But how does separation and divorce actually affect children? Is it inevitably as destructive as some people believe? There are plenty of ideas, such as boys taking it worse than girls, for instance. But there have also been plenty of studies into the effects of separation, which debunk a lot of myths, and also produce some interesting results.

One common factor is that children will generally experience a great deal of distress when the separation occurs, but over time they will adjust and that will fade. A number of factors can help that recovery.

The Main…

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All About Resilience

Parental Alienation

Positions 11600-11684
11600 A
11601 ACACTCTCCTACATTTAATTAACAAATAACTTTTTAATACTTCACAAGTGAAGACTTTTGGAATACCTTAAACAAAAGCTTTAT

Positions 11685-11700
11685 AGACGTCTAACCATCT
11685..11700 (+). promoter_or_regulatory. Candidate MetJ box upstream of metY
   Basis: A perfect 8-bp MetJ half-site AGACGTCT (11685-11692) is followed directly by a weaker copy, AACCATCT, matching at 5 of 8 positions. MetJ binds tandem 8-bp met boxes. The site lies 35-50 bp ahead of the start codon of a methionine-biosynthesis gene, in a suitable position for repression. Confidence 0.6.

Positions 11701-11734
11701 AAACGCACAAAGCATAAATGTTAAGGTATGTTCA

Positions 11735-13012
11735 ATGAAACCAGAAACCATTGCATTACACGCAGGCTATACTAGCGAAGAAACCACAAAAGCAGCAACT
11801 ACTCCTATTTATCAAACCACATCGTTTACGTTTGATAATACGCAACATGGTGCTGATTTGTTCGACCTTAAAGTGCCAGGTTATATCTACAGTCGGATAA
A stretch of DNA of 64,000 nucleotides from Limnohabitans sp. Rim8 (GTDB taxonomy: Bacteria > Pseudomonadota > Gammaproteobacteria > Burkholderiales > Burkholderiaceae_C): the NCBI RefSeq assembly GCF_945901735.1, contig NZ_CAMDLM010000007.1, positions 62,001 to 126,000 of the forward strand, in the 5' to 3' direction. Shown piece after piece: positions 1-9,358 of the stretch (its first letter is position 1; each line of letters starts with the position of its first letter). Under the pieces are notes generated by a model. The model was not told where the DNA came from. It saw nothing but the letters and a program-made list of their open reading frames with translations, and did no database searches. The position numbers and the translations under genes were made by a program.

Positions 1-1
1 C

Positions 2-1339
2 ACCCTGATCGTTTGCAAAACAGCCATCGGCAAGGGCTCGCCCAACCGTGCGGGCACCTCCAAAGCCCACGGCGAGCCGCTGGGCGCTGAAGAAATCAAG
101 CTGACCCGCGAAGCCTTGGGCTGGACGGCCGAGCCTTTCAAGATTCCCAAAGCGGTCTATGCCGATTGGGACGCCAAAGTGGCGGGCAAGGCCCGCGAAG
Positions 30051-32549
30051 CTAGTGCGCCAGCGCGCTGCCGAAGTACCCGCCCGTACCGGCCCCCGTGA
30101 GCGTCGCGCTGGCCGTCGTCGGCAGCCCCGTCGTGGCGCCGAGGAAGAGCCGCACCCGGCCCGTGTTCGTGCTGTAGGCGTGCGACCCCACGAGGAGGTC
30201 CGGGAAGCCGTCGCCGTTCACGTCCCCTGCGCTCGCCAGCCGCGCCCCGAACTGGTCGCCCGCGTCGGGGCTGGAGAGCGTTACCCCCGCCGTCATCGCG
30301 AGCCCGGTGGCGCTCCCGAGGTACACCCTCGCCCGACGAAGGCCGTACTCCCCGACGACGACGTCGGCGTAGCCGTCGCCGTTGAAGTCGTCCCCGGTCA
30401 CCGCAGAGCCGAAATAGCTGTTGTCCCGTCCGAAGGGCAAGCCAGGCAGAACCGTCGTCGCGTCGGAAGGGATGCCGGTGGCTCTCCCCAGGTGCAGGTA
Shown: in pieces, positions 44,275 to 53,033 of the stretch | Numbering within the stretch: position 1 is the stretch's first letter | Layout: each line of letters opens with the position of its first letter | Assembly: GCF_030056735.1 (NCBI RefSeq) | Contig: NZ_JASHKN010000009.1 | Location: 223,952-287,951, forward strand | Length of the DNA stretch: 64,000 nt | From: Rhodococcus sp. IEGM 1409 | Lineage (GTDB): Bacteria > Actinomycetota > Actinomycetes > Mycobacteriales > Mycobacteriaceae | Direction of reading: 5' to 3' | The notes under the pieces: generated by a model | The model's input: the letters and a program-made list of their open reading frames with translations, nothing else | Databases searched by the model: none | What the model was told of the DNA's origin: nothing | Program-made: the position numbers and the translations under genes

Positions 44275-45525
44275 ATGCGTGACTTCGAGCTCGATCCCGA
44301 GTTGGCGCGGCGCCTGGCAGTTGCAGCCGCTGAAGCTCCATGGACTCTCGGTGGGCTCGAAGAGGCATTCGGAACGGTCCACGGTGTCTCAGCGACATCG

Resilience is that ineffable quality that allows some people to be knocked down by life and come back stronger than ever. Rather than letting failure overcome them and drain their resolve, they find a way to rise from the ashes. Psychologists have identified some of the factors that make someone resilient, among them a positive attitude, optimism, the ability to regulate emotions, and the ability to see failure as a form of helpful feedback. Even after misfortune, resilient people are blessed with such an outlook that they are able to change course and soldier on.

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Parental Alienation Part 2 – After Adolescence

Parental Alienation